Sugar reduction in probiotic chocolate-flavored milk: Impact on dynamic sensory profile and liking

Oliveira, D.; Antúnez, L.ía.; Giménez, A.; Castura, J.C.; Deliza, R.; Ares, G.ón.

Food Research International 75: 148-156

2015


ISSN/ISBN: 1873-7145
PMID: 28454942
DOI: 10.1016/j.foodres.2015.05.050
Accession: 060293964

Download citation:  
Text
  |  
BibTeX
  |  
RIS

Article/Abstract emailed within 0-6 h
Payments are secure & encrypted
Powered by Stripe
Powered by PayPal

Abstract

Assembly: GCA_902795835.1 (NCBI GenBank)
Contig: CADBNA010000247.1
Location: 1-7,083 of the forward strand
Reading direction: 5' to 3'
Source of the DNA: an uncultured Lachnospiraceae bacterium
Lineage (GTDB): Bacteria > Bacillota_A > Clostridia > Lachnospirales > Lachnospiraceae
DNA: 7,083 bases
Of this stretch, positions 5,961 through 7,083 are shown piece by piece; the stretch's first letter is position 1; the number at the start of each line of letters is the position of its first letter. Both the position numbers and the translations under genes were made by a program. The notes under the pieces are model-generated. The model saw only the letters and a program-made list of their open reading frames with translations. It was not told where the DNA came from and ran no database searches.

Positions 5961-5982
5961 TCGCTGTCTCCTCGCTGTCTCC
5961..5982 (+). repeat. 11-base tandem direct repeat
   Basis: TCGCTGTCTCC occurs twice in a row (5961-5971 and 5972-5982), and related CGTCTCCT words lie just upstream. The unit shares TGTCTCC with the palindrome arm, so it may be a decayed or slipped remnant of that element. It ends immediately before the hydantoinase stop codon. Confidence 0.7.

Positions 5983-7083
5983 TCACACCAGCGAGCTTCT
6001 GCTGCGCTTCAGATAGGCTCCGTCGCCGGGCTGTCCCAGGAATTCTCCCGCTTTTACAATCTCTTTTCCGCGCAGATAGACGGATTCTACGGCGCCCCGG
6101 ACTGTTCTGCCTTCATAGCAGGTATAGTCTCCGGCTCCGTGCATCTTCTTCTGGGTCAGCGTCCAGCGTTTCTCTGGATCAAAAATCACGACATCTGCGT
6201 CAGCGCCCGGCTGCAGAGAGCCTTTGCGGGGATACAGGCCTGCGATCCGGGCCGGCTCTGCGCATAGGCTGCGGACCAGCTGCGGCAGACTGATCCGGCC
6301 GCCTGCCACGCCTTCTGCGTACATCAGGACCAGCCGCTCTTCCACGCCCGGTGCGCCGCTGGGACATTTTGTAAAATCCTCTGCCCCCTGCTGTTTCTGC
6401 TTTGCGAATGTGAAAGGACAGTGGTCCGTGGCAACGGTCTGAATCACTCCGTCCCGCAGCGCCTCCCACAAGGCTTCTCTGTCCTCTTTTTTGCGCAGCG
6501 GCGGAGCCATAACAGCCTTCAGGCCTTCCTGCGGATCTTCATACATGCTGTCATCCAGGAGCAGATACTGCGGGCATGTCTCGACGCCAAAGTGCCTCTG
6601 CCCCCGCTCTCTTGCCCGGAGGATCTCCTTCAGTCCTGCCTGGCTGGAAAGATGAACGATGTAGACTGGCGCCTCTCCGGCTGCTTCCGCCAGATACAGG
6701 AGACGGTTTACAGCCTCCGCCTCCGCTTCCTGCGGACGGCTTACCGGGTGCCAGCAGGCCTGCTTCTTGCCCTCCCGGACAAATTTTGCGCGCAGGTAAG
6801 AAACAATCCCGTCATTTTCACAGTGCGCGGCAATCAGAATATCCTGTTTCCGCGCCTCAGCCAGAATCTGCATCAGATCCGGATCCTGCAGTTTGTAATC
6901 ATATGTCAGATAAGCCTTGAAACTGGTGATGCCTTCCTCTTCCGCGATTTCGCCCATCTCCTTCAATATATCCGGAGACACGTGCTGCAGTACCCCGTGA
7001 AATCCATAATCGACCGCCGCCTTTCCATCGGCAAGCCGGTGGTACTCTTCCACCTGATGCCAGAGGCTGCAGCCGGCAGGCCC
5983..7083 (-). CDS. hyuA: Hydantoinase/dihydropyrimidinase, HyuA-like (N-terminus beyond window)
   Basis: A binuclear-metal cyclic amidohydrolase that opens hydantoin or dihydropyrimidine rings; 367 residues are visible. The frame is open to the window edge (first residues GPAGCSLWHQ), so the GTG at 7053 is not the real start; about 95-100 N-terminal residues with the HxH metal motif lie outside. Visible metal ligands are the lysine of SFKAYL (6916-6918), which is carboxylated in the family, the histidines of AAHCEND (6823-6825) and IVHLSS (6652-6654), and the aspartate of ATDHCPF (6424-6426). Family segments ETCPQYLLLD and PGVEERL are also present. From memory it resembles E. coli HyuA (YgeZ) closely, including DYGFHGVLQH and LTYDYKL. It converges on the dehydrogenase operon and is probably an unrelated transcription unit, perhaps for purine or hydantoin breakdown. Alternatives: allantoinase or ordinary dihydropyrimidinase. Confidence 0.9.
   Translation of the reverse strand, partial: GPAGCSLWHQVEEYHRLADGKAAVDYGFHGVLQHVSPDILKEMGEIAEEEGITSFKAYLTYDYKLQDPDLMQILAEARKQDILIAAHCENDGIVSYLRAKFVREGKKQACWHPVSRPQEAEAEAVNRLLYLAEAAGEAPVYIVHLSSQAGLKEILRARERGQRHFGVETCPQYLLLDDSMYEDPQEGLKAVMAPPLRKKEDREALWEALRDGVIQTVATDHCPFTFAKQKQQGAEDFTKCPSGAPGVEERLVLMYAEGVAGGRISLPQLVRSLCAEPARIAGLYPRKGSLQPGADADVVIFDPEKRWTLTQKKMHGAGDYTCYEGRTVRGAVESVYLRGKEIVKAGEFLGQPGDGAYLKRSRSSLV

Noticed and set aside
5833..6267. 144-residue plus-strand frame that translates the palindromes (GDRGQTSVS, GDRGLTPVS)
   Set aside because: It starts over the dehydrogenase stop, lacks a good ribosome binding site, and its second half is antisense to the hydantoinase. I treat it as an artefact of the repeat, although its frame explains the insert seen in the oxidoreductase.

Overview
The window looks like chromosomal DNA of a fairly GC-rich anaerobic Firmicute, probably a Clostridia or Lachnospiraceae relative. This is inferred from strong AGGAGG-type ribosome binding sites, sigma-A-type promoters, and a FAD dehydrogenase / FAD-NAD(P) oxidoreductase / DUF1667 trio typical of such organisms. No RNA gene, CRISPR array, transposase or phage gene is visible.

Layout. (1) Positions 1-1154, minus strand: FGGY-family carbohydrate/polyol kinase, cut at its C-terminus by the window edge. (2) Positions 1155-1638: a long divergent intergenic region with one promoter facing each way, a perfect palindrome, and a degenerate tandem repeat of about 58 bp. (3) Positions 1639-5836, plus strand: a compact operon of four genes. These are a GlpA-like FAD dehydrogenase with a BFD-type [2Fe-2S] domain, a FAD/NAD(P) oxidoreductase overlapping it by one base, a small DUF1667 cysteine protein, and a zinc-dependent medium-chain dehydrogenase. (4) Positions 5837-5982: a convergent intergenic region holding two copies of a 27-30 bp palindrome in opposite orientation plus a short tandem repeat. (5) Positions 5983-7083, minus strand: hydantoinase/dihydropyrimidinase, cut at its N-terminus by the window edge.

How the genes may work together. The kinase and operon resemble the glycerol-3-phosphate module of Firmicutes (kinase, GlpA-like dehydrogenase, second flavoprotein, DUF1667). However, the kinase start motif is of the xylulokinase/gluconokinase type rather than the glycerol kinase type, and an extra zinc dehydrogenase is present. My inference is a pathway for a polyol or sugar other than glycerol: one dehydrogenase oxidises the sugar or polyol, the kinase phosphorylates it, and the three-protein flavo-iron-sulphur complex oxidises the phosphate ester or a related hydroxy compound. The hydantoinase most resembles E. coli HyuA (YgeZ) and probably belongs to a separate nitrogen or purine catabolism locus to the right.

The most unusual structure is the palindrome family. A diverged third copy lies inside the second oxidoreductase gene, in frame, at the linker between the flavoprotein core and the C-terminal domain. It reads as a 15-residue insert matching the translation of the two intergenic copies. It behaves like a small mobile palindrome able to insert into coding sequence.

Reducing the sugar content of processed products has been claimed to be one of the most efficient strategies for decreasing sugar intake. The present work aimed at studying the influence of sugar reduction on the dynamic sensory profile and consumers' liking of probiotic chocolate-flavored milks using a novel temporal methodology, and to evaluate two alternatives (vanilla flavor and thaumatin) to attenuate the sensory changes caused by sugar reduction. Probiotic chocolate-flavored milks were formulated with different reductions in added sugar (0, 20, 40 and 60%). Vanilla flavor and thaumatin were added to the sugar-reduced samples at two concentrations. Samples were evaluated by trained assessors using Temporal check-all-that-apply (TCATA). Additionally, consumers evaluated the dynamic sensory profile of a subset of the samples using TCATA and indicated their overall liking using a 9-point hedonic scale. Results from the present work showed that the main effect of sugar reduction on the dynamic sensory profile of the probiotic chocolate-flavored milks was related to changes in sweetness, bitterness and thickness. A reduction in added sugar of 20% led to changes in sweetness intensity, which were perceived by both trained assessors and consumers. However, consumers' liking was not significantly affected by sugar reduction up to 40%. The addition of vanilla flavor at suprathreshold concentrations was not efficient in increasing sweetness perception in chocolate-flavored milks with the lowest sugar reduction percentage, suggesting that it may not be a feasible alternative for reducing sugar in this product category. These results suggest that in many situations sugar content of food products could be decreased without a relevant impact on consumers' sensory and hedonic perception.